Oh the joys of packing your hospital bag... It took me a while to pack mine and the only reason I eventually did was thanks to the constant nagging from my other half. I simply got tired of the “Is it done yet?” questions, text messages and emails – yes emails!
Searching ‘What to pack in my hospital bag?” returned an overwhelming number of checklists and blogs with a long list of items that really baffled me because quite frankly I thought they were a load of rubbish. Most of them seemed unrealistic for use before, during or after birthing a little human.
I’ve compiled my list of what I packed in my hospital bag, (I had 2 bags, one for me and my diaper bag for baby). It’s also a good idea to have your birth partner pack your hospital bag with you, because it’s very likely that they’re going to be the one navigating the contents in labour - and if they don’t know the difference between a sanitary/maternity/breast pad, you might be in a bit of trouble. If you have a straightforward birth, you aren't likely be in hospital for a very long period after the birth, and if you need to stay longer, your partner or family can always bring you more supplies. I was in there for 72 hours in total, so use that as an indicator of how much you ACTUALLY need. So here goes:
I packed a few T-shirts and tank tops and some yoga pants - these were what I usually lounged in and found most comfortable. I ended up having to spend almost 2 days in the labour ward BEFORE I had the baby and I lived in my t-shirts and yoga pants. Tank tops/a sports bra can also be good if you are planning to use the birthing pool, which was my intention. The yoga pants were great for recovery because it was really comfy and didn’t irritate my C-section scar. I packed a few pairs of socks because hospital floors are just icky and a pair of flip-flops, which I used to walk around in and in the shower. A nightie/baggy top is also useful for overnight stays, and one that is suitable for breastfeeding should you choose to.
All of the little necessities: face and body wash, shampoo, lotion, deodorant, toothpaste and toothbrush. I also packed toilet paper which I did actually use as it was much better than the one on the ward. I also didn’t pack any makeup because it’s not something I wear on a daily basis and I doubt I would be bothered to make the effort (no Kate Middleton flex here). I also packed my towel and was glad I did, the labour ward didn’t have many, and the ones they had just looked thin and rough.
Snacks and Drinks
It can get so hot and stuffy on the ward or birth centre, so drinking plenty of water and energy drinks can keep you refreshed and hydrated during labour. And I know you probably wont feel like eating, but it helped to have a few energy bars/chocolate/dried fruit to hand to keep my energy levels up. After labour you're likely to feel hungry and there isn't always food readily available, so bear this in mind!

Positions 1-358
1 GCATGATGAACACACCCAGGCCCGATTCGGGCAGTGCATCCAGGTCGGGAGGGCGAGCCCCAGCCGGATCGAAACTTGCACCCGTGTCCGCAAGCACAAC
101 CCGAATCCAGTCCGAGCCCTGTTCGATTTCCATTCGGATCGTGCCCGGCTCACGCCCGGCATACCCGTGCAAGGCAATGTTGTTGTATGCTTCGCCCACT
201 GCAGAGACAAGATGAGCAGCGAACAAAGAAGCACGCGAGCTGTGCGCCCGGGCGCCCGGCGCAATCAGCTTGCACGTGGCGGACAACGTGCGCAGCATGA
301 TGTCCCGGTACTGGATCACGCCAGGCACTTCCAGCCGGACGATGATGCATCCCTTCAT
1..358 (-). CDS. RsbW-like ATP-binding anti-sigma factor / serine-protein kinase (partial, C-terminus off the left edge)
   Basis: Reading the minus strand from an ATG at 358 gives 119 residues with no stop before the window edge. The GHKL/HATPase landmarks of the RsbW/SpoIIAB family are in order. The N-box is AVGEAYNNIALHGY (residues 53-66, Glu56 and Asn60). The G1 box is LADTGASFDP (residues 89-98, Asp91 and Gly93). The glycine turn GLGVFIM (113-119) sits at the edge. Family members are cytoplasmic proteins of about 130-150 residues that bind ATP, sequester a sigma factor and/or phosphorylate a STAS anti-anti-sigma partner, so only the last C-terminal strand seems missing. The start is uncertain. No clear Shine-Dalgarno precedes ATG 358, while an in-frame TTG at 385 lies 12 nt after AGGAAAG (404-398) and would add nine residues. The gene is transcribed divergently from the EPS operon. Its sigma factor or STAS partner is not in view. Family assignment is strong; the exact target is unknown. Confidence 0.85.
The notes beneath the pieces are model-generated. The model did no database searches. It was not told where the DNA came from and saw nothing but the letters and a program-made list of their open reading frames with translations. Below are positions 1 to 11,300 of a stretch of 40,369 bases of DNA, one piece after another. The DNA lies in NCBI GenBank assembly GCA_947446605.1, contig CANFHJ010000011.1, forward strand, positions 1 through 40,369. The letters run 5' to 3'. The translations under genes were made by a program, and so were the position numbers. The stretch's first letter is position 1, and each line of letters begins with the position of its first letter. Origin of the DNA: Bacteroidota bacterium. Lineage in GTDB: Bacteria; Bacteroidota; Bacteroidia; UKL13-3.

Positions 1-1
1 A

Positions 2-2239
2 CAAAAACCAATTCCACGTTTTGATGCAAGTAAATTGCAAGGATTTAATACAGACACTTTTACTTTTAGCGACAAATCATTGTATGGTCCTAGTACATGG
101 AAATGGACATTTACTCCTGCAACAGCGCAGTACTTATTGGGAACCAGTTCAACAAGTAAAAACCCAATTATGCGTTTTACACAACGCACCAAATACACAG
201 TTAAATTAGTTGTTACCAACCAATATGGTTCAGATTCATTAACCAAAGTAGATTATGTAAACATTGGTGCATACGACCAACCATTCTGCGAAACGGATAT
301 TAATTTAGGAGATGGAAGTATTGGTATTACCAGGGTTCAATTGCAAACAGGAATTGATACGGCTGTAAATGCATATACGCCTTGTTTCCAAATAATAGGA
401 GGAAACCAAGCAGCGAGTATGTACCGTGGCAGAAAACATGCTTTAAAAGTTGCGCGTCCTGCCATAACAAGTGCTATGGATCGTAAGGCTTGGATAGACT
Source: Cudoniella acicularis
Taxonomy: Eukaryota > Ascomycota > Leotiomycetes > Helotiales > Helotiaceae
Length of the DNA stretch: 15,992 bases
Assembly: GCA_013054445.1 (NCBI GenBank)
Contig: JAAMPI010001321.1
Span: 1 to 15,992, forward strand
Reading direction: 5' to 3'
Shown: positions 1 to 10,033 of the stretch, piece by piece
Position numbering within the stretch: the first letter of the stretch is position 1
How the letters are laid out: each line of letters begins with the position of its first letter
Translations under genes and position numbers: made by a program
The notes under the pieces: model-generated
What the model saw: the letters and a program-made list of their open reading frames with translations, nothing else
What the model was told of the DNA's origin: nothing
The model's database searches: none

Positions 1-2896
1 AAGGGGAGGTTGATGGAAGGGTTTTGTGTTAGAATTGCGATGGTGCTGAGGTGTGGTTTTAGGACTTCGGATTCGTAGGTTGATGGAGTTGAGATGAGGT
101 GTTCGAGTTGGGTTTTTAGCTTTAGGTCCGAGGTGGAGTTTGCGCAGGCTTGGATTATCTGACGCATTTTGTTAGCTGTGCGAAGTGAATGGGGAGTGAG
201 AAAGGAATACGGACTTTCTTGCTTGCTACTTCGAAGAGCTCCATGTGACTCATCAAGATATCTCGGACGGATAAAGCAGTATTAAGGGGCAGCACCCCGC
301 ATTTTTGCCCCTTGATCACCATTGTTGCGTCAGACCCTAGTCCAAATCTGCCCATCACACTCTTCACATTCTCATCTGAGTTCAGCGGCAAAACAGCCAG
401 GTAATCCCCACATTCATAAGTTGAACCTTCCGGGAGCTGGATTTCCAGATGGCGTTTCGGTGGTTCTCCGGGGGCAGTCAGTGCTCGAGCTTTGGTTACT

Necessities for after the birth:
Brief-Style Maternity Pads These were a LIFESAVER! They are the best option when you are losing a lot of blood, and I personally found them to be fuss-free. I started using these immediately after birth – they were really comfortable and so convenient. I didn’t have to worry about leaking and I just tossed them in the bin as you would with regular pads.
Maternity Pads and black cotton knickers - Some of my friends have said they prefer pads after birth. If you do, wear underwear that is breathable and that you don't cherish as you will probably end up throwing them away if you experience leaks. To be fair, I did not bleed for as long as others due to having had the C-section so I think I would have definitely used a lot more pads if I had experienced a vaginal birth.
Breast Pads - Your milk doesn't come in until a few days after birth, however you may experience some leaking so it is better to be prepared. You will only need a few, so no need to pack the whole box!
And now for the *BONUS ITEM*
Perineal Cleansing Bottle - It bewilders me why the Peri Bottle isn't widely recognised as a hospital bag essential by mums-to-be. Probably because they are not readily used or available in the UK. It was a definite #labourhack for me! I used it to cleanse, but you will most definitely benefit for the first toilet trip after pushing...(we'll talk more about that in another post). If you experience vaginal tearing, haemorrhoids, itching, swelling or just tenderness – a peri bottle is the solution, you'll be using it for the weeks following too. Just fill it up with warm water and rinse the necessary areas. Thank me later.
So which camp are you in?
Bags perfectly packed and ready at the door - one for baby, one for you and one for your partner... or are you likely to be frantically stuffing the 'hospital bag essentials' into a bag and hoping for the best (at 39/40 weeks!)?